Produced by Jenny Nichols, iLCP Multimedia
Video captured with FlipUltra
Chesapeake Bay RAVE: ilcp.com/index.php?cid=284
Chesapeake Bay Foundation: cbf.org/Page.aspx?pid=1000
Krista Schlyer: ilcp.com/index.php?cid=usrs&port=kschlyer
The Chesapeake Bay watershed covers approximately64,000 square miles (164,000 km2) and comprises one of the most important estuaries in the North Atlantic. With rapid development along its shores destroying vast swaths of wetlands and buffering forest, and polluted with a steady increase in agrochemical runoff from the 1950s on, this once thriving estuarine ecosystem was headed toward collapse.
A forty-year campaign by The Chesapeake Bay Foundation and other stakeholders has gradually turned the tide, with current political will at the point of tipping toward long-term restoration and protection of the Bay. The Chesapeake Clean Water and Ecosystem Act (H.R. 3852/S. 1816) was introduced to both chambers of the United States Congress last October, on its way to mark-up at the end of this year. These two bills seek to amend the Federal Clean Water Act (Section 117) to ensure that the six states of the Bay watershed, plus the District of Columbia, develop and implement detailed plans to reduce pollution sufficiently to achieve Bay-wide pollution reduction targets for nitrogen, phosphorus, and sediment by 2025.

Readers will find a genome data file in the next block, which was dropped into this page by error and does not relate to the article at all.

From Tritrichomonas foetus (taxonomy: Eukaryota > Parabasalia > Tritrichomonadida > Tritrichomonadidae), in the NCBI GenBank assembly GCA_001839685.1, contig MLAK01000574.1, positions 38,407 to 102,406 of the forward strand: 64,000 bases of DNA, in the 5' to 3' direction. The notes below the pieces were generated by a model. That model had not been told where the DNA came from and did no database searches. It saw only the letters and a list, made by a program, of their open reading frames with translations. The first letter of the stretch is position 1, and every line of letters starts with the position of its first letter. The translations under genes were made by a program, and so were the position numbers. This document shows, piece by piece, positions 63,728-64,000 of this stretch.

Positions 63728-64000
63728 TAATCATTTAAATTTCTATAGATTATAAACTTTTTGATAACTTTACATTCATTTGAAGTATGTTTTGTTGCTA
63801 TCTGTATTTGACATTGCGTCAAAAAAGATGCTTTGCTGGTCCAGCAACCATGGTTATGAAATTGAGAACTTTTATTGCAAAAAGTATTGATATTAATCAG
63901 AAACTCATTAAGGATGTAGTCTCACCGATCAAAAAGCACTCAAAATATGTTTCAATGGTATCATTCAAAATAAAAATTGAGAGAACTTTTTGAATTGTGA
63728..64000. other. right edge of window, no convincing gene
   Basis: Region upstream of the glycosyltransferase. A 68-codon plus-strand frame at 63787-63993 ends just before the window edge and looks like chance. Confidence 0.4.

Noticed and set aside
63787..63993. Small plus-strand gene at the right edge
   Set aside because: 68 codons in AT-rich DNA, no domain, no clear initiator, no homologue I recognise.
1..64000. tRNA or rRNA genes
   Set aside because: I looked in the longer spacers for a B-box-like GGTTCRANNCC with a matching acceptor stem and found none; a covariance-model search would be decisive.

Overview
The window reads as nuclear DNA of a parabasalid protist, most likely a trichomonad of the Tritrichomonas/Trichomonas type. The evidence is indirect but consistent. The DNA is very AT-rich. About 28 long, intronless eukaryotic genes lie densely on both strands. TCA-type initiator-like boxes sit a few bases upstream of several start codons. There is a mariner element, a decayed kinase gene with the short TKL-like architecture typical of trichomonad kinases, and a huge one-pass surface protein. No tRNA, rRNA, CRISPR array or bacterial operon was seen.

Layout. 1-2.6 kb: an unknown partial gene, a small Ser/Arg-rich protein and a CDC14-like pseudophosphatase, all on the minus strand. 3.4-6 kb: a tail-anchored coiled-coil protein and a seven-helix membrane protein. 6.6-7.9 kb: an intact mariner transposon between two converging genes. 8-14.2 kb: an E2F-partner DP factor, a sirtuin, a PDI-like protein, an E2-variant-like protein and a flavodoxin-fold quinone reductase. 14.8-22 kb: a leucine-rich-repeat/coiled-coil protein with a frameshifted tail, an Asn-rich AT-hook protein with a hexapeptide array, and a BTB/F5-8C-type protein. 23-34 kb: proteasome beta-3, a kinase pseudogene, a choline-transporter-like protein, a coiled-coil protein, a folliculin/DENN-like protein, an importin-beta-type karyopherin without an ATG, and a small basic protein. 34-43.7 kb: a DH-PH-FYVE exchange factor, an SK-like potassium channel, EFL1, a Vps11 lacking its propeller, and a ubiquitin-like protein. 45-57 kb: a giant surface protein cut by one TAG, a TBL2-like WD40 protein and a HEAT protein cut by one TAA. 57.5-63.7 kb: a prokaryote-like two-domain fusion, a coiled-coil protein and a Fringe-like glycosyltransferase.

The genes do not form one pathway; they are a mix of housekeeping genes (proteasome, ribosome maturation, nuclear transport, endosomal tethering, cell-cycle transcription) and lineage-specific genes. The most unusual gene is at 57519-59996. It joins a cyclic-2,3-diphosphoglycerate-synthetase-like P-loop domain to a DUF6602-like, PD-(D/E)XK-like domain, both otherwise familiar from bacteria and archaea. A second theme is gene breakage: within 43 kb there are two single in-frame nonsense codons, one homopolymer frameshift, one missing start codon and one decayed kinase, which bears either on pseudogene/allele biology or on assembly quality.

The Chesapeake Bay RAVE, a project of the International League of Conservation Photographers (iLCP) and the Chesapeake Bay Foundation (CBF), is a collaborative effort to highlight the importance of this legislation through photographs, video, and stories from across the Chesapeake Bay and its watershed. iLCP and CBF will use this collected document of the issues facing the Bay to produce an action exhibit of thirty photographs to premiere in September 2010 on Capitol Hill, and to provide the compelling visual media necessary to facilitate news coverage of the urgency of the Chesapeake Clean Water and Ecosystem Act to speed the restoration of the Bay’s health and protect it over the long term. The expedition team coordinates the efforts of iLCP photographers from across North America, including several who live within the Chesapeake Bay watershed.